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Bryan Cranston meets Broadway press, readies to play LBJ

Bryan CranstonArts and CultureBreaking Bad (tv program)David O. RussellSam ShepardMartin Luther King Jr.Jason Alexander

Bryan Cranston is riding high following his recent wins for lead actor in a drama series at the Golden Globes and the Screen Actors Guild Awards. But will his talents sway the notoriously difficult-to-please Broadway media, known for eating Hollywood carpetbaggers for lunch?

The former "Breaking Bad" and "Malcolm in the Middle" actor met with the Broadway press on Wednesday to promote the New York engagement of "All the Way," in which he plays President Lyndon B. Johnson. Cranston previously appeared in the play, written by Robert Schenkkan, at the American Repertory Theater in Massachusetts last year.

The production is scheduled to begin performances Feb. 10 at the Neil Simon Theatre, with an official opening set for March 6. The story depicts the early period of LBJ's presidency and his relationship with key political figures, including the Rev. Martin Luther King Jr., FBI director J. Edgar Hoover and Sen. Richard Russell Jr.

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"All the Way" originated at the Oregon Shakespeare Festival, where it premiered in 2012 with a different cast. Bill Rauch, artistic director of the Oregon Shakespeare Festival, will direct the Broadway transfer. The play ran close to three hours and received mixed reviews for its A.R.T. run.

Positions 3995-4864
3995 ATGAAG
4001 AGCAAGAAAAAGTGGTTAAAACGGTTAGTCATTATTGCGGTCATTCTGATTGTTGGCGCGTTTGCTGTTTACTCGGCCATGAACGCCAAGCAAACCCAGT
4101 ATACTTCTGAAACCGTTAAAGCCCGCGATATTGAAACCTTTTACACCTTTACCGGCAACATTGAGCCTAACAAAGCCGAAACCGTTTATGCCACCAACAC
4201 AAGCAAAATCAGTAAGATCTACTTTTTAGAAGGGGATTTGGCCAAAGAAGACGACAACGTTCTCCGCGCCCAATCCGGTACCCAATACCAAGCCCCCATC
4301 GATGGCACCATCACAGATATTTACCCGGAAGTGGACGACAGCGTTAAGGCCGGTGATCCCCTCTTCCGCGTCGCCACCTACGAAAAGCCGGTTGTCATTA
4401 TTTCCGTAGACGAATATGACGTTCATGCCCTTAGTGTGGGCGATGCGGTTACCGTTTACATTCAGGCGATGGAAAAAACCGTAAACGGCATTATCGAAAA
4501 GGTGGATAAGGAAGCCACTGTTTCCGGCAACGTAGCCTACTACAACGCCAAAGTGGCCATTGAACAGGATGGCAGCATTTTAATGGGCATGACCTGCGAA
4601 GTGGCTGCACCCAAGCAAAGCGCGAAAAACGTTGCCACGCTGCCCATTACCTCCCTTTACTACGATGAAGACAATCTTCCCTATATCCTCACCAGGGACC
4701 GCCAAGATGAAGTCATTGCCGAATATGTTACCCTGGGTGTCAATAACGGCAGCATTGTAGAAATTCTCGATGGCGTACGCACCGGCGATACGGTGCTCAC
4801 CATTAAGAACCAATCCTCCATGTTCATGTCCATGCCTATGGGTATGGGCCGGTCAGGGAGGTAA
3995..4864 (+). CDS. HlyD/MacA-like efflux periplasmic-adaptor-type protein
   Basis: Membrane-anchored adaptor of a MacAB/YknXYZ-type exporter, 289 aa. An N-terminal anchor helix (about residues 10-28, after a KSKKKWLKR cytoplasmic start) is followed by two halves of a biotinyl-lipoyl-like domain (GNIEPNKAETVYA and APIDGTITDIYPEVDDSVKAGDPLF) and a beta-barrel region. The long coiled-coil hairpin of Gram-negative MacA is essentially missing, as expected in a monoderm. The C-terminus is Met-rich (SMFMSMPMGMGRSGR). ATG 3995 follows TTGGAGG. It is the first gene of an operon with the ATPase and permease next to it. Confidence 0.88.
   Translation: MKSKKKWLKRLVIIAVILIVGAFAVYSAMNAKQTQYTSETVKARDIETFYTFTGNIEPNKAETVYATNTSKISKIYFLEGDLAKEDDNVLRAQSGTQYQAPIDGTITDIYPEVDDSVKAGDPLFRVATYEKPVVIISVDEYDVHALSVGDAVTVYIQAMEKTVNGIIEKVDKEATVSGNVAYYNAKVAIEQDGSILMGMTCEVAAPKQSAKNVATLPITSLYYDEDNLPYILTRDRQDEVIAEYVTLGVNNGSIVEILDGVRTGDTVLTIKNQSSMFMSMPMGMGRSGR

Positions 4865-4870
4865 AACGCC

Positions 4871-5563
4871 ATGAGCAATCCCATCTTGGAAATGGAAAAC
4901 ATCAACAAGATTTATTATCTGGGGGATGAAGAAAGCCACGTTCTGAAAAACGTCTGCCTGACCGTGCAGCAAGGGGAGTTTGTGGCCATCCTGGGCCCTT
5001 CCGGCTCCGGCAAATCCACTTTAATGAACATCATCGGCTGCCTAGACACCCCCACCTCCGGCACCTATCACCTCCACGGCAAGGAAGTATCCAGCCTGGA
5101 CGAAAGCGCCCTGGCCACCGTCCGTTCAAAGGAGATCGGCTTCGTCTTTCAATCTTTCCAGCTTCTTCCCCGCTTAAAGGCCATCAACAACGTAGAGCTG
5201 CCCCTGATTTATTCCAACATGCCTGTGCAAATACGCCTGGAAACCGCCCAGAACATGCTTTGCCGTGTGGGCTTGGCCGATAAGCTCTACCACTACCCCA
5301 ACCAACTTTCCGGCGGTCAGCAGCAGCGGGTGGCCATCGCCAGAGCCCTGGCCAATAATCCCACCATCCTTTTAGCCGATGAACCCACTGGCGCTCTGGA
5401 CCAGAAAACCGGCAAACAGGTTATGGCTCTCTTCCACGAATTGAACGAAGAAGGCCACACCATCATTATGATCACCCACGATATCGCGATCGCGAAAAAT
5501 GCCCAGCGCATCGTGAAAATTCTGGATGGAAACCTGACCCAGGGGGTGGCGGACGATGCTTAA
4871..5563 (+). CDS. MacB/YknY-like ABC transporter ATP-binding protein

The production marks Cranston's first time performing on Broadway. "I wanted to wait for something that had meaning, that really had resonance, that was historically important, socially important and entertaining," he said in an interview with Reuters. "And 'All the Way' is all of that."

The Los Angeles native got his early start on the stage in regional theater in Southern California.

In 2006, Cranston appeared in a Geffen Playhouse production of Sam Shepard's "The God of Hell" that was directed by Jason Alexander. 

ALSO:

Bryan Cranston plays LBJ onstage as 'Breaking Bad' ends

Bryan Cranston to take on LBJ in play by Robert Schenkkan

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Bryan CranstonArts and CultureBreaking Bad (tv program)David O. RussellSam ShepardMartin Luther King Jr.Jason Alexander
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